Monday, July 25, 2011

Is Natural Law Clear Enough To Teach This?

Are there any Reformed folk out there who are willing to say that the Natural Law is clear enough to teach the following:
  • The authority of fathers over wives and children.
  • The sanctity of monogamous marriage.
  • The duty to care for families.
  • Breastfeeding.
  • Primogeniture.
  • The sacrosanctity of envoys and ambassadors.
  • The obligation of promises.
  • Degrees of marriage.
  • The need for witnesses in murder trials.
  • The need for distinction of ranks in society.
  • Prohibition of incest.
  • Prohibition of murder.
  • Prohibition of adultery.
  • Prohibition of slavery.
  • Prohibition of the rule of one man.
  • Respect for the old.
  • Equity in commercial dealings.
  • Religion must be the first concern of governors.


  1. Perhaps some, but certainly not all of the things listed. For example, if I challenged the view of say respect for the old how would you convincingly argue for that based solely on natural law?

  2. Now, the question is whether the natural law which God has placed in man's heart is really this clear.

    That being said, I might be prepared to argue that respect for the old is attested to by nearly every society that has ever existed - Christian or pagan. In one sense, I think respect for the elderly has been upheld out of a sense of selfishness (we all want to be respected when were old), but also most civilizations have recognized that the elderly have great wisdom and are worthy of respect.

    Look at a cross-section of societies. Outside of the Christian/Jewish tradition, the Stoic philosopher Epictetus recognized the duty "to care for parents." In the Hindu literature, it says that "Children, old men, the poor, and the sick should be considered as the lords of the atmosphere." In the Jewish literature, it is taught: "You shall stand up before the gray head and honor the face of an old man, and you shall fear your God: I am the Lord" (Lev. 19:32).

    We should remember that these are laws written on the heart. We have them infallibly preserved in the Old Testament, but we should not be surprised to find that the same commandments which existed prior to Sinai should appear in similar forms in other cultures, which after all, have all come from one man, one family, and ultimately the same religious tradition.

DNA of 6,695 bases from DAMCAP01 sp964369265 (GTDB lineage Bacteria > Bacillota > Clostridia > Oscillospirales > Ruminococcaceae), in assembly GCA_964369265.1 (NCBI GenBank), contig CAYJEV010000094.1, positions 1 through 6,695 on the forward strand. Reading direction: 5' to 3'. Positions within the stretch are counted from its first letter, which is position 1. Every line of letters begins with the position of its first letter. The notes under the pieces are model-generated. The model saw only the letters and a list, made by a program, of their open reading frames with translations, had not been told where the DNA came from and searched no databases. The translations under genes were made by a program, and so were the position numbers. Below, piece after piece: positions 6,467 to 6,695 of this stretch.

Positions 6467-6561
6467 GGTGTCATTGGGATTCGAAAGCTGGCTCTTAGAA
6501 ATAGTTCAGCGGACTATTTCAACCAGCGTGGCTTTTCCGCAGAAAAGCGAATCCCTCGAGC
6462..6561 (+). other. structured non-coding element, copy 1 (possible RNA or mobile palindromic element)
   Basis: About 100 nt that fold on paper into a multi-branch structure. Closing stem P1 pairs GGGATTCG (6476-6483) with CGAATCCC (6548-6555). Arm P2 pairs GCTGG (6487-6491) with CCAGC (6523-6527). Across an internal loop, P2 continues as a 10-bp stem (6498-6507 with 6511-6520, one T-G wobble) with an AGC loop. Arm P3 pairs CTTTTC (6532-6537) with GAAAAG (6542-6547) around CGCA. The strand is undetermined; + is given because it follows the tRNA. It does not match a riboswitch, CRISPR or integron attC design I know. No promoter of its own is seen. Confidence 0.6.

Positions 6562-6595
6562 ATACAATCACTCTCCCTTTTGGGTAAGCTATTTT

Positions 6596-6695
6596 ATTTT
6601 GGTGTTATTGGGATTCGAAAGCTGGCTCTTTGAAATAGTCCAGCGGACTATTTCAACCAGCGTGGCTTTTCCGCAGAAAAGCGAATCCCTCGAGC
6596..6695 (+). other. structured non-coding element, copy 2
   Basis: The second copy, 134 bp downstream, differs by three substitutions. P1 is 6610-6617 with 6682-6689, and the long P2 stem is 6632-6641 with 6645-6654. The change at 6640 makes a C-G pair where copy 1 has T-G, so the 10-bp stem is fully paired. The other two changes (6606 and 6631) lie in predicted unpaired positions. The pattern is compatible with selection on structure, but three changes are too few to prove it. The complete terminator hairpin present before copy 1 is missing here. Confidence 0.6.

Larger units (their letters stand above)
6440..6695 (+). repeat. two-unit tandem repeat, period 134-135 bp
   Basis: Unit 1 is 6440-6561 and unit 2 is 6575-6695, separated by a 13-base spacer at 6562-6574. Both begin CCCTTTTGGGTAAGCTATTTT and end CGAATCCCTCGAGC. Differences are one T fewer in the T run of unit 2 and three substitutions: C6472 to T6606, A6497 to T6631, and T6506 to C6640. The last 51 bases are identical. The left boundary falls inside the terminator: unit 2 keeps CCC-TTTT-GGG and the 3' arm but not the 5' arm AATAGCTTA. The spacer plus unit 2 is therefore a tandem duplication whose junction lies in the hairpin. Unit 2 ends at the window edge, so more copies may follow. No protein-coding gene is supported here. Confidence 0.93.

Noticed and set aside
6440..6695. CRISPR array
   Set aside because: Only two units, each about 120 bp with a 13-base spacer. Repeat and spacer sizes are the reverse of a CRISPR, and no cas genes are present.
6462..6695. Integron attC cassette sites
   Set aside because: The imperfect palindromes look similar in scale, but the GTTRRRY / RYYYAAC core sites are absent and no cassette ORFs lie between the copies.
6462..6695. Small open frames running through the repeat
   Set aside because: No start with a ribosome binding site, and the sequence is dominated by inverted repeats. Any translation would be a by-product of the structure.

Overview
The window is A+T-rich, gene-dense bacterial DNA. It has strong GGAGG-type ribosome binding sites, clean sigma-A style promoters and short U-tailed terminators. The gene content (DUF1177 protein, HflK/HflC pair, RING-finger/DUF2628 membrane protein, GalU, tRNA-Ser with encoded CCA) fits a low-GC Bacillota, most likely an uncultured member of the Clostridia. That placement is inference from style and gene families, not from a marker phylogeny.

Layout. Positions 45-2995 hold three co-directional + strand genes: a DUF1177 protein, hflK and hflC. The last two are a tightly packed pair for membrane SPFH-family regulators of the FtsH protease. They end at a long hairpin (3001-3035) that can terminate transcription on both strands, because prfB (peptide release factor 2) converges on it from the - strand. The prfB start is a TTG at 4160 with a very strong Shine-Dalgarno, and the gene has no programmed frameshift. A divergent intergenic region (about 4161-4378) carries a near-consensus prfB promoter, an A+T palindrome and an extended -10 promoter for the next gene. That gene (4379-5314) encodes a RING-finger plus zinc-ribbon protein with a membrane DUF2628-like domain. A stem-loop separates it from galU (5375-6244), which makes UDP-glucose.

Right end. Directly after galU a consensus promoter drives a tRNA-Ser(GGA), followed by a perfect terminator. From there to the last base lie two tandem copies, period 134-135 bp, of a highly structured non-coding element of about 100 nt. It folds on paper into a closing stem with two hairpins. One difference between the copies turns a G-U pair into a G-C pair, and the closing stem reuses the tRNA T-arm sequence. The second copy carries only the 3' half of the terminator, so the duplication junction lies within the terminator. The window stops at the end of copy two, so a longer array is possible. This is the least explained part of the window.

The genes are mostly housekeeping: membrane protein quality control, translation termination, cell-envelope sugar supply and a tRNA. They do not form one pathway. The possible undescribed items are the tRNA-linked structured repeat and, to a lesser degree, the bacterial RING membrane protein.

I have more to say about this later, but I have a sneaking suspicion that there is a new distrust and even an altogether denial of natural law which needs to be responded to.

    Again, however, the question is, is natural law clear? If so, just how clear is it?

  3. Breastfeeding? I'm not opposed to that, but I'm not sure that the Natural Law has anything to say about breastfeeding.

    I would be prepared to say that the Natural Law (as I understand it - my understanding and/or definition might be off) speaks to most of the things on your list, but that particular item seems to be a bit of wild card.

    I'm not exactly sure what your point is, but I will attempt to answer the question you posed in your comment. The Natural Law itself is clear, but fallen man's understanding of it is very flawed, so to him it might look very unclear.

  4. My argument is not against Natural Law or its use. It is a valid and clear form of revelation, but I struggle with the idea that it is the only valid form of revelation that applies to the common kingdom. On the one hand we don't have to proof-text our economics (as some have done), but on the other hand do we really have to ignore the Bible when we live as citizens?